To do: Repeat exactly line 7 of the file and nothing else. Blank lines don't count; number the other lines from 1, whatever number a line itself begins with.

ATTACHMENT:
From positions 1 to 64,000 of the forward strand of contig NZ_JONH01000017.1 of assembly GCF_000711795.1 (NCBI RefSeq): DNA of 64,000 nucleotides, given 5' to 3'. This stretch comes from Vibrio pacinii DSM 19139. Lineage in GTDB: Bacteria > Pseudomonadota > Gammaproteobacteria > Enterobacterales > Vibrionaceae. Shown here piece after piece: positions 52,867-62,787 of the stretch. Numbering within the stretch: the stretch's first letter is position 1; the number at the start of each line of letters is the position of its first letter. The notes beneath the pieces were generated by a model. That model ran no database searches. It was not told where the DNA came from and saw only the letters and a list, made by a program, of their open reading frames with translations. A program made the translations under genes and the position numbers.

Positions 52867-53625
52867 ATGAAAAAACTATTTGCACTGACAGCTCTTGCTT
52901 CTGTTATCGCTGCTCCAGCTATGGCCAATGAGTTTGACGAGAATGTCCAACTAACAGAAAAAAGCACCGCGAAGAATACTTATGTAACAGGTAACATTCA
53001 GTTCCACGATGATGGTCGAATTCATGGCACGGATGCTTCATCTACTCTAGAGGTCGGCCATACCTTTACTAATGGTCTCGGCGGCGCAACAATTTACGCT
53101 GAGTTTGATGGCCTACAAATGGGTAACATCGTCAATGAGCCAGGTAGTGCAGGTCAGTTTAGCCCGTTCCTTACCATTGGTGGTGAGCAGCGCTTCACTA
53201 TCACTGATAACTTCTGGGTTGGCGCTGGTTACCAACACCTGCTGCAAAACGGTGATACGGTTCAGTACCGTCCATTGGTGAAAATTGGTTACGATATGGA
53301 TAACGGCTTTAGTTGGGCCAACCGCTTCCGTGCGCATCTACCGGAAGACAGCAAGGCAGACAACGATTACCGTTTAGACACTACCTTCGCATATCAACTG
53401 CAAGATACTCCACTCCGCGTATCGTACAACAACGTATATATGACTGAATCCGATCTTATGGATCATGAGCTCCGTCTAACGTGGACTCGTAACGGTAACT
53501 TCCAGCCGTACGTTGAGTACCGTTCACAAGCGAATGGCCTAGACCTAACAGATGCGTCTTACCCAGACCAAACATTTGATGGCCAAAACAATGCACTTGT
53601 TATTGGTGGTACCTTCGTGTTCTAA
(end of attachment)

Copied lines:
53201 TCACTGATAACTTCTGGGTTGGCGCTGGTTACCAACACCTGCTGCAAAACGGTGATACGGTTCAGTACCGTCCATTGGTGAAAATTGGTTACGATATGGA